Jiangmen uranium plant talks extended after protests
More than 2,000 people staged two protests yesterday outside the Jiangmen municipal government building against a uranium processing plant.
City officials agreed to extend the public consultation by 10 days after residents vowed to stage another rally on Sunday, when the original consultation period was scheduled to end.
Meanwhile, the Hong Kong government said it was seeking more information from Guangdong authorities about the proposed nuclear fuel plant, about 130 kilometres from the city.
Some of the protesters at yesterday's rallies, most of whom were aged between 20 and 40, said they were imitating Hong Kong people's use of peaceful action to voice their disagreement with the government's ignoring public opinion.
"We are the new generation that has been influenced by Hong Kong's culture since we were very young," said one 33-year-old protester, who rushed from his Guangzhou office to join about 1,000 people at the afternoon protest. "We want to tell our government that we can organise peaceful and rational protests like Hong Kong residents."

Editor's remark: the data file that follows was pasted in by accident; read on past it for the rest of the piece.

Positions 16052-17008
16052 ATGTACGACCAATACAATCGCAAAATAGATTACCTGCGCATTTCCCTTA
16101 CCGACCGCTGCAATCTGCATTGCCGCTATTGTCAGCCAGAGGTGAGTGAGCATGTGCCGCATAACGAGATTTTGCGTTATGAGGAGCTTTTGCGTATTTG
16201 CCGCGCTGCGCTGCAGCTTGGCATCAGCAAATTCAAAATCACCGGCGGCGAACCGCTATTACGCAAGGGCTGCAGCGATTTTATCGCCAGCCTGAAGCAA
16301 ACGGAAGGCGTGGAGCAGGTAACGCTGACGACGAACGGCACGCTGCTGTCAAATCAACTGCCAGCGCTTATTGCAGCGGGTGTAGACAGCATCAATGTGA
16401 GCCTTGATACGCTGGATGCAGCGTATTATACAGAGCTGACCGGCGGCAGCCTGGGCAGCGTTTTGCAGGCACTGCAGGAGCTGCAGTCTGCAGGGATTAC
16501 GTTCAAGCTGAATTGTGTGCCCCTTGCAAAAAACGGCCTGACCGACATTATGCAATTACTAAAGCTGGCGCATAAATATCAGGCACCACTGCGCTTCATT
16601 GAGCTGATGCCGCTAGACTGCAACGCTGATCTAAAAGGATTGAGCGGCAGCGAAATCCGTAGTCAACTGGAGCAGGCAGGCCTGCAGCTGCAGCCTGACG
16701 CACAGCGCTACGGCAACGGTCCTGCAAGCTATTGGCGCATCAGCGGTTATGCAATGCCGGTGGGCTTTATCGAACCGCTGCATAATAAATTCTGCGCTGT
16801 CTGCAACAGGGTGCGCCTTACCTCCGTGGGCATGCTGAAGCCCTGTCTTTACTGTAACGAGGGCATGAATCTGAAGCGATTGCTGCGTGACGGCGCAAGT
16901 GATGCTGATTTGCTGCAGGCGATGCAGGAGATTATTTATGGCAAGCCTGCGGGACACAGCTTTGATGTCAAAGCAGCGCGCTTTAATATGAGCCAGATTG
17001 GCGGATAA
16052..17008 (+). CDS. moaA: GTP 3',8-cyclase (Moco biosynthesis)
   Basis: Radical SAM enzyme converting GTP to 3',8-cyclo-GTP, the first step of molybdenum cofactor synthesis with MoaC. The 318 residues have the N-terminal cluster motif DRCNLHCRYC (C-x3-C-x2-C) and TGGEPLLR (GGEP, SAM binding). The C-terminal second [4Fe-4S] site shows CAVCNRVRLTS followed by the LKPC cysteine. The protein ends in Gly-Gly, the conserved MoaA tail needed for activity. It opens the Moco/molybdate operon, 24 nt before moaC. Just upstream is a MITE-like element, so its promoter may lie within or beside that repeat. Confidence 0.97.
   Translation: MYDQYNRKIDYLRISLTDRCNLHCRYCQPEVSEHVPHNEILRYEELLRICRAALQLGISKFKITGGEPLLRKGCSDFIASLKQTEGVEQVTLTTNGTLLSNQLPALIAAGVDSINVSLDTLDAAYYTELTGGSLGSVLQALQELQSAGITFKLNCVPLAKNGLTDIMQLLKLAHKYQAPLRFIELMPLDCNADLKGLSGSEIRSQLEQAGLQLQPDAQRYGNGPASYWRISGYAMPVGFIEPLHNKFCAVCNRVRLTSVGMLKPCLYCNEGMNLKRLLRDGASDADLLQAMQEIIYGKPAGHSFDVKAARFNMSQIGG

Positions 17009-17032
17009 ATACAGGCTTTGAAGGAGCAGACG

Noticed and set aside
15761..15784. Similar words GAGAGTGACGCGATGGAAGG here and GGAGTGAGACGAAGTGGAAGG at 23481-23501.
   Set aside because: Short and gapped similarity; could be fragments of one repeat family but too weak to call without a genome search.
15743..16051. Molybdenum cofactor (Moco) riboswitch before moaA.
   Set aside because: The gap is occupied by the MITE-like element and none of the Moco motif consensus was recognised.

More than 200 civilian police and paramilitary armed police were sent to the scene.
The first of yesterday's rallies started at 8am.
Many of the protesters were university students home for their summer holiday. "Jiangmen is my hometown where I grew up. I love it here and do not want my parents and relatives living under nuclear fear," a woman studying in Shanghai said, requesting anonymity. "We want to live safely. No more nukes."
The protesters chanted as they made their way from Donghu Square to the government building. Their ranks swelled as people joined along the way.
A deputy mayor came outside to meet protest leaders and promised to extend the public consultation period.
Separately, Jiangmen natives living in Macau and South America voiced their discontent in a paid advertisement on the front page of the Macau Daily yesterday. They were worried that a leak from the plant could pollute the Xi River in Jiangmen, which is also a water source for Macau.
A spokeswoman for Hong Kong's Security Bureau said it had asked the relevant Guangdong authorities to provide more information about the proposed project.
The chairman of the Professional Commons lobby group, Albert Lai Kwong-tak, said his organisation would launch a signature campaign with green groups, including Greenpeace, within days to express opposition to the project.
"The project indicates the possibility for the government to launch a second wave of massive nuclear development in Guangdong, with a processing plant to reduce the cost of producing nuclear fuel," Lai said. "It poses a much higher risk to Hong Kong, … already surrounded by nuclear plants built in the province."